Morning Edition
Morning Edition
Friday, November 11, 2011

Minnesota Public Radio Stories

  • Veteran's MuseumVeterans museum shares soldiers' stories in their own words
    On this Veterans' Day we travel to Perham, Minn. The small town just off Highway 10, near Detroit Lakes, is home to the "In Their Own Words" Veterans Museum.6:20 a.m.
  • Documentary Explores History of North Minneapolis
    A new documentary about a unique Minnesota community airs Sunday on Twin Cities Public Television. "Cornerstones: a History of North Minneapolis" explores the people and places that shaped the area.6:50 a.m.

  • 6:55 a.m.
  • Property taxes are rising for most, early estimates show
    Will the budget agreement the Legislature and Gov. Mark Dayton reached last summer leave Minnesota's property taxes higher next year? In a word, yes. But a caution: This is Minnesota, and when you talk property taxes, things get complicated.7:20 a.m.
  • Kevin LindseyHuman rights commissioner promises quicker investigation, resolution
    The Minnesota Department of Human Rights commissioner told community leaders that his new policy is to investigate every charge of discrimination filed with the agency with faster response and resolution to complaints.7:25 a.m.
  • Silent Night'Silent Night' recounts Christmas Truce across no man's land
    Based on the 2005 French movie "Joyeux Noel," the Minnesota Opera's "Silent Night" is the retelling of the World War I Christmas Truce of 1914 when soldiers in Europe put down their rifles and walked across no man's land to celebrate the season together. The production opens to its world premiere on Saturday.7:45 a.m.

National Public Radio Stories

  • Romney Campaigns In Michigan Against Car Bailout
    Michigan is expected to be a battleground in next year's presidential election. The state has a double-digit jobless rate but also has an auto industry that's being revived after getting federal help in 2009. President Obama points to that as a success story. But Republican candidates maintain the bailout was a bad idea. Among them, former Mass. Gov. Mitt Romney — a Michigan native whose father once ran a car company.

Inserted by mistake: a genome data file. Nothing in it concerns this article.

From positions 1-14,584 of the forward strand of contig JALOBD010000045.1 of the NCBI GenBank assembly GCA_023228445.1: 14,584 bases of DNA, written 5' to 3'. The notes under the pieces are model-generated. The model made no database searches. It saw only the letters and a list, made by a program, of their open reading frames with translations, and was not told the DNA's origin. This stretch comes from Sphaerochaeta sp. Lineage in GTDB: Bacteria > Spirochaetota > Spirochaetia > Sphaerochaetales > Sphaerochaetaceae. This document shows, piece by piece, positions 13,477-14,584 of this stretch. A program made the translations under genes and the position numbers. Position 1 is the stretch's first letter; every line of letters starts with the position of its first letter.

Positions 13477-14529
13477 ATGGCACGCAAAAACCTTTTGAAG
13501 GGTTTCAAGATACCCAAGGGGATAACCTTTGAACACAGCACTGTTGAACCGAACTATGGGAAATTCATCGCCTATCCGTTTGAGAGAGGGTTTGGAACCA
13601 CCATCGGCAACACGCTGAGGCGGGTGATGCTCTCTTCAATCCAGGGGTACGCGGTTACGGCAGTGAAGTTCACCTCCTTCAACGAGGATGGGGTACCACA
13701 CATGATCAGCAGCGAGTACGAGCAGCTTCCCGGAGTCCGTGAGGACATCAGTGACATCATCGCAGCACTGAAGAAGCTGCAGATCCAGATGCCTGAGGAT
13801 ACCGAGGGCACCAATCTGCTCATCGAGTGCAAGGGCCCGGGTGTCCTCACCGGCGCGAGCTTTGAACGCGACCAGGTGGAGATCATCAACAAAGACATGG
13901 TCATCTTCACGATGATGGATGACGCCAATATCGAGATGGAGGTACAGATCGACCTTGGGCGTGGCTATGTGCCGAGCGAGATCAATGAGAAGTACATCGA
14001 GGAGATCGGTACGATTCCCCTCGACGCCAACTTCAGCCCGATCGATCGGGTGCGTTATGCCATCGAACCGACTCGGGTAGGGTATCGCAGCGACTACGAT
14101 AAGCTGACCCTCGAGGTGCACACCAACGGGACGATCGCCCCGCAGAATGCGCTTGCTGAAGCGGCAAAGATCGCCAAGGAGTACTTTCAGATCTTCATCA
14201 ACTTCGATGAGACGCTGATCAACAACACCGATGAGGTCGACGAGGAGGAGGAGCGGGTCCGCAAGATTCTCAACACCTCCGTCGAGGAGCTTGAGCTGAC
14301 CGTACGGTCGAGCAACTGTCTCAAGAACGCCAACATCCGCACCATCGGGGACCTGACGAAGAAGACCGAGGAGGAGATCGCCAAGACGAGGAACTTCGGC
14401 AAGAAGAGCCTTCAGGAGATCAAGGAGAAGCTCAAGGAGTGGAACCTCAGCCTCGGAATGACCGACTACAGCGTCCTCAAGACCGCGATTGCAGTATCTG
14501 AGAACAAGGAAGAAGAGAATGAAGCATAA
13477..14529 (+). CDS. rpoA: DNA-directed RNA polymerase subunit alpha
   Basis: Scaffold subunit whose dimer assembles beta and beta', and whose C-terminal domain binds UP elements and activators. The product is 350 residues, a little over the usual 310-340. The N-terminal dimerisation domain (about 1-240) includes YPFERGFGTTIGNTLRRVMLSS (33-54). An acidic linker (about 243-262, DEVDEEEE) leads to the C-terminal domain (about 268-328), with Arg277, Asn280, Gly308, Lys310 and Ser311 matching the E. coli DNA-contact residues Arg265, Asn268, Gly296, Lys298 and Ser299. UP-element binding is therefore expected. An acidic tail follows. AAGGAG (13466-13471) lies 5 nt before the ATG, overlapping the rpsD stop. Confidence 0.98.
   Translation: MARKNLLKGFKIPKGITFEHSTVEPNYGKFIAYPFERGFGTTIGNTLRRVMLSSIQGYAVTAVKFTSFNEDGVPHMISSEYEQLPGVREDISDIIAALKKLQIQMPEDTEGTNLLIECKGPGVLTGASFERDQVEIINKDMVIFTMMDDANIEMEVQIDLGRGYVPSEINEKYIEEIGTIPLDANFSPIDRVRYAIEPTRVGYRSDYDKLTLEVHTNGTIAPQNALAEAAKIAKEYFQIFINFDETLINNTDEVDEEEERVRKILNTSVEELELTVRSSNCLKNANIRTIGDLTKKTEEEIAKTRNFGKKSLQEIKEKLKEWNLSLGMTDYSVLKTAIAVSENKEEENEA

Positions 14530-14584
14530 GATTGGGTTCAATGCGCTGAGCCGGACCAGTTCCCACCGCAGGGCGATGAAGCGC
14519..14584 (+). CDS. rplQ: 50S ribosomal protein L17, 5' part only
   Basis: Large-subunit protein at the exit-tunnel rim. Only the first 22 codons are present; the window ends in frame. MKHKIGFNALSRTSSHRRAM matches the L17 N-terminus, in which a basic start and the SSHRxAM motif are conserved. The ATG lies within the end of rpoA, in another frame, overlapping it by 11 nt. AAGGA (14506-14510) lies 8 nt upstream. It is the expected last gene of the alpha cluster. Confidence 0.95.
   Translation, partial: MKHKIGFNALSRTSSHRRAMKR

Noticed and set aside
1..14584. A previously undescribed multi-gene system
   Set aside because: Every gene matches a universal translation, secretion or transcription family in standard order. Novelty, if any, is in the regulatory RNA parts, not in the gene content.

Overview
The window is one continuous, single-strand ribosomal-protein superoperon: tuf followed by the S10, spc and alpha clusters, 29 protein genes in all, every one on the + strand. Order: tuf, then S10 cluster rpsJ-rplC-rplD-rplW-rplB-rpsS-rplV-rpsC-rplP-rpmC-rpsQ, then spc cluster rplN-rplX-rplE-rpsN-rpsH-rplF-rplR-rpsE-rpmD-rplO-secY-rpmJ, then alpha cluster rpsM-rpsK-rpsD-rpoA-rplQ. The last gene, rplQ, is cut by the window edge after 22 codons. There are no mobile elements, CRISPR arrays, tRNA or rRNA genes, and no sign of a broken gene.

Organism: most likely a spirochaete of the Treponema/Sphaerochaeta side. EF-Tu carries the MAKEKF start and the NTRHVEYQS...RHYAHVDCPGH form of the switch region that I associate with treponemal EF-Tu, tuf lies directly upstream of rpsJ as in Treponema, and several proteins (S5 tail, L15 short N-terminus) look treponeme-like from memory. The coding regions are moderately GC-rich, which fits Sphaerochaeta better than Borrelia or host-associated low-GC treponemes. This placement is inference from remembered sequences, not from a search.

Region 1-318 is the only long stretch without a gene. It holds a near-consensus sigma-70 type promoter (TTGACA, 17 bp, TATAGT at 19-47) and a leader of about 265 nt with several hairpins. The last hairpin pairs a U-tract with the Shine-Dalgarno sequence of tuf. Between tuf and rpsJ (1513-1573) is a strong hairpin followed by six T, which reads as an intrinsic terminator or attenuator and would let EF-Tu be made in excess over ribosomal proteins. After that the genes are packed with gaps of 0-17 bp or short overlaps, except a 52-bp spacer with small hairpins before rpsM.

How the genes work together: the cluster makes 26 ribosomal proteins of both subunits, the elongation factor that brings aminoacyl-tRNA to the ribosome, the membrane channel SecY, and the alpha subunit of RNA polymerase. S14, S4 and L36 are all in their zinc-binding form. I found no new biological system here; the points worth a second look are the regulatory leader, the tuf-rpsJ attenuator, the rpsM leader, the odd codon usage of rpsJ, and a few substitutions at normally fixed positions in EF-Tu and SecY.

• Senate OKs Bill To Boost Hiring Of Veterans
    The measure is the first sliver of President Obama's $447 billion jobs package to win bipartisan approval in the Senate. And it couldn't come soon enough: Nearly 1 in 8 veterans who left the service in the past decade is unemployed — a higher jobless rate than the national average.
  • In Myanmar, A Wary Welcome For Signs Of Change
    In March, the Myanmar military installed a new government that says it's sincere about reforming its repressive rule. It's loosened media restrictions and suspended work on a controversial dam. But skeptics fear that the changes are merely a way to placate the people and preserve the status quo.
  • How To Put A Value On Oil Damaged Life In The Gulf
    A law passed after the Exxon Valdez oil spill requires the government to assess the biological damage from big spills so fines can be fixed and damage paid for. The National Academy of Sciences has a report describing the methods and metrics of determining the "ecosystem services" that have been lost due to the BP oil spill in the Gulf of Mexico.
  • Tough Economy Hurts Veterans Looking For Work
    On this Veterans Day, a day to recognize those who have served in the military, Morning Edition considers the reality of what veterans face when they come home. Veteran Affairs Secretary Gen. Eric Shinseki talks to Steve Inskeep about veterans who return from Iraq and Afghanistan to find the economy hurts their chances of finding work.
  • Clint Eastwood Takes On FBI Legend 'J. Edgar'
    The new movie J. Edgar is directed by Clint Eastwood and stars Leonardo DiCaprio as J. Edgar Hoover who headed the FBI for 48 years. Hoover championed scientific crime fighting in general and the use of fingerprints in particular.
  • Investors Rattled By Standard & Poor's Alert
    The rating agency Standard and Poor's sent out an alert downgrading France's debt on Thursday. It turned out to be a false alarm, but it took nearly two hours for S&P to clarify that. S&P says it's investigating the mistake.
  • Australia Passes 'Plain Package' Law For Cigarettes
    The Australian Parliament has passed legislation that outlaws attractive cigarette packaging. Each pack will carry drab colors and images of disease. Gone will be some of the more iconic images companies have relied on to market their products.
  • Addressing The Shortage Of Women In Silicon Valley
    The problem is not only the small number of women with bachelor's degrees in computer science coming in the door; it's also the industry's inability to retain them. Women leave their technical jobs far more often than men.
  • Thanksgiving Dinner Will Cost More This Year
    The American Farm Bureau Federation has released its 26th annual price survey on the cost of the classic Thanksgiving dinner. That includes the turkey, sweet potatoes, cranberries and pumpkin pie. This year, the average cost for a feast for 10 people is $49.20. That's up almost $6 from last year.

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